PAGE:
Luther stated that the Pope did not have the power to excuse people from paying the penalties for the sins they had committed–and that people certainly couldn’t buy their way out of punishment, either through money or through good deeds. He questioned the idea that a sinner could buy indulgences and skip punishment which a pious believer would be expected to suffer. He also questioned the church’s true motives in selling indulgences:
“Again: why does not the Pope, whose riches are at this day more ample than those of the wealthiest of the wealthy, build the one Basilica of St. Peter with his own money, rather than with that of poor believers?”
As the Reformation continued, the Catholic Church attempted to respond. At the Council of Trent (1545-1563) the participants refused to make any concession to Protestant critics, and codified Catholic dogma far more than ever before. Decrees were issued proclaiming the validity and importance of holy relics, and the scriptural validity of the worship of the Virgin Mary — and the granting of indulgences. Attempts were made to reduce corruption in the church, but doctrine remained much as before.
So indulgences remained a part of the Catholic canon. In 1567, Pope Pius V prohibited them from actually being sold–but it remained possible to obtain them by doing good works, where “good works” include monetary donations.
The Significance of Indulgences
So to summarize the situation, indulgences were one of the major sources of financial and moral corruption in the Catholic church of the middle ages. Indulgences were also the direct cause of Martin Luther’s break with the church, and hence one of the major causes of the Reformation.
It wasn’t just the corruption that the Protestants objected to. Luther specifically objected to the very idea of indulgences, and as Flick writes on page 450 of his book:
“Nor is it correct to contend that the Reformation was directed only against the abuse of indulgences, for both the use and abuse were condemned.”
That’s why I suspect that the granting of indulgences by today’s Pope will widen the split between Lutherans and Catholics. Is that a good thing? Well, my view is that the more time Christians spend attacking each other, the more likely they are to leave atheists alone.
So, ignoring the possibility of corruption, what’s wrong with indulgences?
Well, it seems clear to me that they make a mockery of what’s commonly known as ‘Christian morality’. Think about it. You can sin, attend confession and Eucharist to get unquestioning forgiveness from God, and then effectively buy your way out of the punishment you’re due. You don’t even have to feel guilty about whatever it was that you did once you’ve confessed! And although the act performed as part of getting the indulgence is notionally punishment for the sin, come on, who views visiting Rome as a punishment? If someone will pay for the plane tickets, I’m quite happy to be punished right now…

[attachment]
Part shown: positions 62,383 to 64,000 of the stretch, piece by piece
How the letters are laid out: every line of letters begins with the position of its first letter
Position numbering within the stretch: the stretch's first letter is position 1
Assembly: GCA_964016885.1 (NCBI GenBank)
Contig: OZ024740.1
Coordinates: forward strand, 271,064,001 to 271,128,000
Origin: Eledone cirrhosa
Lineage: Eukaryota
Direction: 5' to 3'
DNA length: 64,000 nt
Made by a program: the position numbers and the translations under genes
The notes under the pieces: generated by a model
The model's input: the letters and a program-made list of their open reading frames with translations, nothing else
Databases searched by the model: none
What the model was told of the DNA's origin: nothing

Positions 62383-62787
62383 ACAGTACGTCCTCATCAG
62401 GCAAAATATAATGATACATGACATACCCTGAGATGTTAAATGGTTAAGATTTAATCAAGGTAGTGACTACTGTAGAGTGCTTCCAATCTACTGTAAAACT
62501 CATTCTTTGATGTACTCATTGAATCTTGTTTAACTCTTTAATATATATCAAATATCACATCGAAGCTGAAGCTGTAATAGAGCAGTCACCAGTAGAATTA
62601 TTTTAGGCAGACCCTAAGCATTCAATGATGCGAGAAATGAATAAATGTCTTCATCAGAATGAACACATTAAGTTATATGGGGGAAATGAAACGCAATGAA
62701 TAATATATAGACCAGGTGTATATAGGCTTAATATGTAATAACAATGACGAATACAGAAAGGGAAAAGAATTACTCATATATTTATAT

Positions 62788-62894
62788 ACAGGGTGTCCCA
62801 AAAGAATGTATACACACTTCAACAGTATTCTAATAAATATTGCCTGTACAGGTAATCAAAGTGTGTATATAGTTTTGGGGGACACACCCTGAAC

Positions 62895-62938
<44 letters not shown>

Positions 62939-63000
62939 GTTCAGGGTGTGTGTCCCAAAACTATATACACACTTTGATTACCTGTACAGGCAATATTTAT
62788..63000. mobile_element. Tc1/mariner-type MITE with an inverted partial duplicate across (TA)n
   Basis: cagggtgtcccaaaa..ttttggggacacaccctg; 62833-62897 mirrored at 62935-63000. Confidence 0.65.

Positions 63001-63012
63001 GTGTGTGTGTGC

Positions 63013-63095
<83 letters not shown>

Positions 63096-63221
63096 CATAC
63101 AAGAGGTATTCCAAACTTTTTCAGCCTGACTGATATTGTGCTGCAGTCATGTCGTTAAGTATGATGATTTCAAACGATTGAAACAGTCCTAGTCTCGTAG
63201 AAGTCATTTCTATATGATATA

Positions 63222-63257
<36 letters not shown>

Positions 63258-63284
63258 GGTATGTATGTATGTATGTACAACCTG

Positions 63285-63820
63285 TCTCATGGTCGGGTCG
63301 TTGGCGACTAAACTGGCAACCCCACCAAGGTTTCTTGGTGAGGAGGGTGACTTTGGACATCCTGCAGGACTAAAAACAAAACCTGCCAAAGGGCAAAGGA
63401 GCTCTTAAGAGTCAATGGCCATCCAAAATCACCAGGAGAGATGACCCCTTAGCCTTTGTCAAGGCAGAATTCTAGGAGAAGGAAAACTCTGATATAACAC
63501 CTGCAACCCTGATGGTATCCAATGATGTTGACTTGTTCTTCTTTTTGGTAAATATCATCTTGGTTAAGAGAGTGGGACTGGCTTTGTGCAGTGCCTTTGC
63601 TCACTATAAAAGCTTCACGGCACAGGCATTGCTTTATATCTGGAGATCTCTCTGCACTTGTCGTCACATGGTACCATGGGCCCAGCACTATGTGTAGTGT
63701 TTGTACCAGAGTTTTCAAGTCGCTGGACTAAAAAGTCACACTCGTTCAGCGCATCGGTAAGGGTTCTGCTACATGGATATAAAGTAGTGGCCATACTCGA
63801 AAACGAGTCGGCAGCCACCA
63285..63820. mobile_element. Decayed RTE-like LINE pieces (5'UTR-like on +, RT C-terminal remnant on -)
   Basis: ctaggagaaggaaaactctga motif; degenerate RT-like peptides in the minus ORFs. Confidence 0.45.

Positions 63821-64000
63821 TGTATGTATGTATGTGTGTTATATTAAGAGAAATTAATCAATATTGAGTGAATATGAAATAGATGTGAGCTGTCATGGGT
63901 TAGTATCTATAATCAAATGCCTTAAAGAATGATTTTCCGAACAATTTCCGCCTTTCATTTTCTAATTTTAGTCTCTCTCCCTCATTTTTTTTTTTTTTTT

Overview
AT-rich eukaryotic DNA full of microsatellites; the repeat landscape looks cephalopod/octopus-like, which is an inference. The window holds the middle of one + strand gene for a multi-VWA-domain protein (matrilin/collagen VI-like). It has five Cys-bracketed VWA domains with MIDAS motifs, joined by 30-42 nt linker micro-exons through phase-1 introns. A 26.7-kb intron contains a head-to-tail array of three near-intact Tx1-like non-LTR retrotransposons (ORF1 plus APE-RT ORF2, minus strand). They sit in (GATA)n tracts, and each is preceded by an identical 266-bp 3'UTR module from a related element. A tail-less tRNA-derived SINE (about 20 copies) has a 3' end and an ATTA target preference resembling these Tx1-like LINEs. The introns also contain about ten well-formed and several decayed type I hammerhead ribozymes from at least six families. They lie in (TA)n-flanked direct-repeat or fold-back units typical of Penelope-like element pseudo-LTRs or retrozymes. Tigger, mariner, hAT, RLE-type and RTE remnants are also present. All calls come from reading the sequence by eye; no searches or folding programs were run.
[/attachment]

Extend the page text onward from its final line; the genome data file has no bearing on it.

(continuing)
Supposedly those who seen indulgences must be truly penitent of their sins. Even so, indulgences open a loophole in the Christian moral code that’s big enough to drive a truck through. The irony is that Christians often ask atheists “So, if you don’t get punished for your sins, why don’t you lie, cheat and steal the whole time?” Perhaps in future they should ask the Roman Catholic church? Apparently it’s possible for Christians to sin and not get punished too.
This time, indulgences are being granted to those who go on a pilgrimage to Rome. Clearly there are plenty of Catholics who can’t afford the air fare–so are we expected to believe that the rich have an advantage over the poor in the afterlife? That a rich man and a poor man could commit the same sin, but the rich man might escape punishment because he could afford to visit the Vatican? Yes, there are other options for obtaining the indulgence–but money makes them all more convenient. What kind of a moral message is that? As Martin Luther pointed out, it’s not just the corruption and abuse that’s a moral issue–it’s the whole idea of indulgences in the first place.
It’s all very strange. The Pope almost apologized for the Catholic church’s persecution of Galileo. The Church was even contemplating an official apology for the Crusades. Then suddenly, for no apparent reason, they bring back to prominence a practice which had been heavily criticized since the Middle Ages, and which had been used to promote the same crusades they were thinking of apologizing for. And the Pope has justified the decision with some vague comments about it being the end of the millennium. It’s not hard to see why many Catholics were astounded, amused, even embarrassed.
You might be thinking that perhaps this time it will be different. That maybe these days the Catholic church is less likely to grant blessings and dispensations to the morally suspect. Well, consider that in 1993 Pope John Paul II issued a pontifical autograph which bestowed “a special apostolic blessing as a token of abundant divine graces”. The honored recipient? None other than General Augusto Pinochet. A telegram written by Cardinal Angelo Sodano stated that “His Holiness cherishes moving memories of the meeting he had with the members of your family on the occasion of his extraordinary pastoral visit to Chile in 1987”. Sodano was charmed by Pinochet too, writing “I would like to take this opportunity of expressing once again the highest esteem in which I hold your Excellency”. Heartwarming stuff.
The Decline of the Medieval Church
Volumes 1 and 2
Written by Alexander Clarence Flick
Published by Burt Franklin, NY
The Pope’s high esteem for Pinochet:
Private Eye (issue 969, February 5th 1999)
Present day indulgences:
Enchiridion of Indulgences, Norms and Grants, Authorized English Edition translated from the second revised Edition of the “Enchiridion Indulgentiarum” issued by the Sacred Apostolic Penitentiary, 1968″